Laura Gutierrez (University of California, San Diego), “Repatriation and Revolutionary Promise: Migration, US-Mexico Relations and Transnational Citizenship, 1920-1964″
Barry McCarron, (Georgetown University), “The Global Irish and Chinese: Migration, Exclusion, and Foreign Relations Among Empires”
Cecilia Márquez, (University of Virginia), “Southern Transformations: Latino/as, African Americans and the Making of the U.S. South, 1945-1970″
Mayra Avita (University of California San Diego), “Political Comadrazgo: Chicana Networks, Gender Politics, and Ethinic Identity in Twentieth-Century Los Angeles”
Kristina Poznan (College of William and Mary), “Becoming Immigrant Nation Builders; The Advancement of Austria-Hungary’s National Projects in the United States, 1880s-1920s”
Adam Goodman (University of Pennsylvania), “Mexican Migration and the Rise of the Deportation Regime, 1942-2010″
Marieke Polfliet (University of Nice Sophia Antopolis, France), “Emigration and Politicization: French Migrants in New York and New Orleans in the First Half of the Nineteenth Century (1803-1860)”
Jared Toney (University of Toronto), “Locating Diaspora: Afro-Caribbean Migration and the Transnational Dialectics of Community in North America, 1910-1929″
Hidetaka Hirota (Boston College), “‘To any place beyond sea where he belongs’: Nativism, Citizenship, and the Deportation of Paupers in Massachusetts, 1848-1877”
Danielle Battisti (SUNY, Buffalo), “Manipulating Immigration Restriction in Postwar America: Italian Americans and Italian Immigration, 1945-1965″
Rachel Kranson (New York University), “Grappling with the Good Life: Anxieties of Jewish Affluence and Consumption in Postwar America, 1945-1967″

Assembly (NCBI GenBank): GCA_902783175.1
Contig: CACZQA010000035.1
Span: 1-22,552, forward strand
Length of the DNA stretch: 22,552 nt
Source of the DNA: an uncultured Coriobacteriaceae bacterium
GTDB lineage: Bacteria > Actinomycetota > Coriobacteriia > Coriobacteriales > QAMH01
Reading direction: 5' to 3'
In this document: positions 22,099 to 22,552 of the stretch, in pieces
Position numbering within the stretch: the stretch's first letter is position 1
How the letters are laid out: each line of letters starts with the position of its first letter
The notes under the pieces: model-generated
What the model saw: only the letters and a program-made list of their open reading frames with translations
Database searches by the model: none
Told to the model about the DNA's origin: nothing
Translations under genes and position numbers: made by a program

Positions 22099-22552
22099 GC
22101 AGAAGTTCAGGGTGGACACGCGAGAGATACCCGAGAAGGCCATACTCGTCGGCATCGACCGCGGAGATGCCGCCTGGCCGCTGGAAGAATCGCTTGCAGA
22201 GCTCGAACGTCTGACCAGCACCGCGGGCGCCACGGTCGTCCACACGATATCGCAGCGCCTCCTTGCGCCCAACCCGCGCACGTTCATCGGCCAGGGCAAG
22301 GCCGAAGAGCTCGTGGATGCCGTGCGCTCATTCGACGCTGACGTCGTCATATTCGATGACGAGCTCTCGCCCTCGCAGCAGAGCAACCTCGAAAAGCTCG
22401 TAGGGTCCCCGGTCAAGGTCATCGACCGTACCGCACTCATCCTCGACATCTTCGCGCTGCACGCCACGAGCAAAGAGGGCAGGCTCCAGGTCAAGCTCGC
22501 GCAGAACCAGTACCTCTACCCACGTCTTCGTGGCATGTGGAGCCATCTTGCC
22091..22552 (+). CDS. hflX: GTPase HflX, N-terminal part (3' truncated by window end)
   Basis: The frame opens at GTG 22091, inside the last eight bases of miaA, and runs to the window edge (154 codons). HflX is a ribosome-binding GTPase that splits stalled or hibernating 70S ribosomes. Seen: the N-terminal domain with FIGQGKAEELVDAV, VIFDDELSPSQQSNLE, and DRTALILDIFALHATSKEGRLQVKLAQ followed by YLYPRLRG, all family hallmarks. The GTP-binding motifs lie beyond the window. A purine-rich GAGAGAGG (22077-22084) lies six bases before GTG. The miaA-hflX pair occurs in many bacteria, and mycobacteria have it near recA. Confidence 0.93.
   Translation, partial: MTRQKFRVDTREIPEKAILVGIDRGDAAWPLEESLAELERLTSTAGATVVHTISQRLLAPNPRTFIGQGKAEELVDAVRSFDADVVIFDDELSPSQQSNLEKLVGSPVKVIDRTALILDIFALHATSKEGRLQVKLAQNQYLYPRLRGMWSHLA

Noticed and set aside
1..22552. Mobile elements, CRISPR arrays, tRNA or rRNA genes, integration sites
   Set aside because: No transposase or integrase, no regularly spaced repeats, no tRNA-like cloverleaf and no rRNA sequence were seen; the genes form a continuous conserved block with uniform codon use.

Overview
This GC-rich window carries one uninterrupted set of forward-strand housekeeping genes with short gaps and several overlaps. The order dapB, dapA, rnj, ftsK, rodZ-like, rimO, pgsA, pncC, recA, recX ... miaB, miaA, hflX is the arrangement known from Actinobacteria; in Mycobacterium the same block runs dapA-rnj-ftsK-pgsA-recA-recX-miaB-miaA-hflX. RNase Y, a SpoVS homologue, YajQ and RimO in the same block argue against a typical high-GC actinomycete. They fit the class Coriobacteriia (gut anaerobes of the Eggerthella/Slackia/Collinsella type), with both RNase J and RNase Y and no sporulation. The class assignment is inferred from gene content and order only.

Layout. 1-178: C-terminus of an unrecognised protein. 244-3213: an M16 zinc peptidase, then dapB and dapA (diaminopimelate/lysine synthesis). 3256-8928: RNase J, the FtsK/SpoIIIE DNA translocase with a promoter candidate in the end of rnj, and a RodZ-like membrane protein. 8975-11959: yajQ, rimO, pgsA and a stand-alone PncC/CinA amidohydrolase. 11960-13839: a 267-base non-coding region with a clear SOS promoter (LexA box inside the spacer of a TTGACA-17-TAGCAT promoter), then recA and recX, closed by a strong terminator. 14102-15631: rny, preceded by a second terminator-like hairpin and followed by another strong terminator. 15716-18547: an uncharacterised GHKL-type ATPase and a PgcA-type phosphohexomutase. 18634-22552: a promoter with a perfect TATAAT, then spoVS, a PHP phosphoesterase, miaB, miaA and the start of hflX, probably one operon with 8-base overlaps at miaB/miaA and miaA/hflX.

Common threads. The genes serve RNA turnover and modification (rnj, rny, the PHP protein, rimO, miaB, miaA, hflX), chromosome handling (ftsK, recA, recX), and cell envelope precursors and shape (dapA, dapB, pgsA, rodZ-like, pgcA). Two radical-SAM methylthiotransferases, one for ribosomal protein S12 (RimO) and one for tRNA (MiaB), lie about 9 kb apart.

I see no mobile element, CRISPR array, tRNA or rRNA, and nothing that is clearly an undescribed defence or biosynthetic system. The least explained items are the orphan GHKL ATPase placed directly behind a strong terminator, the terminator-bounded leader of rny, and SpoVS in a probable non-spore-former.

Arissa H. Oh (University of Chicago), “Into the Arms of America: Adoption from Korea, 1950-1969″
David J. LaVigne (University of Minnesota), “Black Mesabi: Race, Ethnicity and Nation on the Mesabi Iron Range”
John W. Weber III, (College of William and Mary), “The Shadow of the Revolution: South Texas, the Mexican American Working Class”
Julia Maria Schiavone Camacho (University of Texas, El Paso), “Mexicans and Chinese in the Formation of Gender, Race and Nation in the U.S.-Mexican Borderlands, 1910-1940″
Vadim Koukouchkine (Carleton University, Ottawa, Ontario), “Peasants on the Move: Slavic Labour Migration from the Russian Empire to Canada”
Jennifer Guglielmo (University of Minnesota), “Negotiating Gender, Race, and Coalition: Italian Women and Working-Class Politics in New York City, 1880-1914″
Anna Pegler-Gorden (University of Michigan), “In Sight of America: Photography and U.S. Immigration Policy, 1880-1930″
Daniel A. Gebler (University of Southern California), “Redefining Jewish Space in Los Angeles: Negotiating Identity in a Twentieth Century American Metropolis”
Serena Ruth Zabin (Rutgers University), “Places of Exchange: Race, Gender and New York City, 1700-1765″
Richard Sukjoo Kim (University of Michigan) “The Dialecttics of Nationalism and Ethnicity: Korean Immigration to the United States and Transnational Politics, 1882-1945″
Nancy C. Carnevale (Rutgers University), “Living in Translation: Language and Italian Immigrants in the U.S., 1900-1968″
Russell Kazal (University of Pennsylvania), “Becoming Old Stock: Religion and the Waning of German-American Identity in Philadelphia, 1900-1930″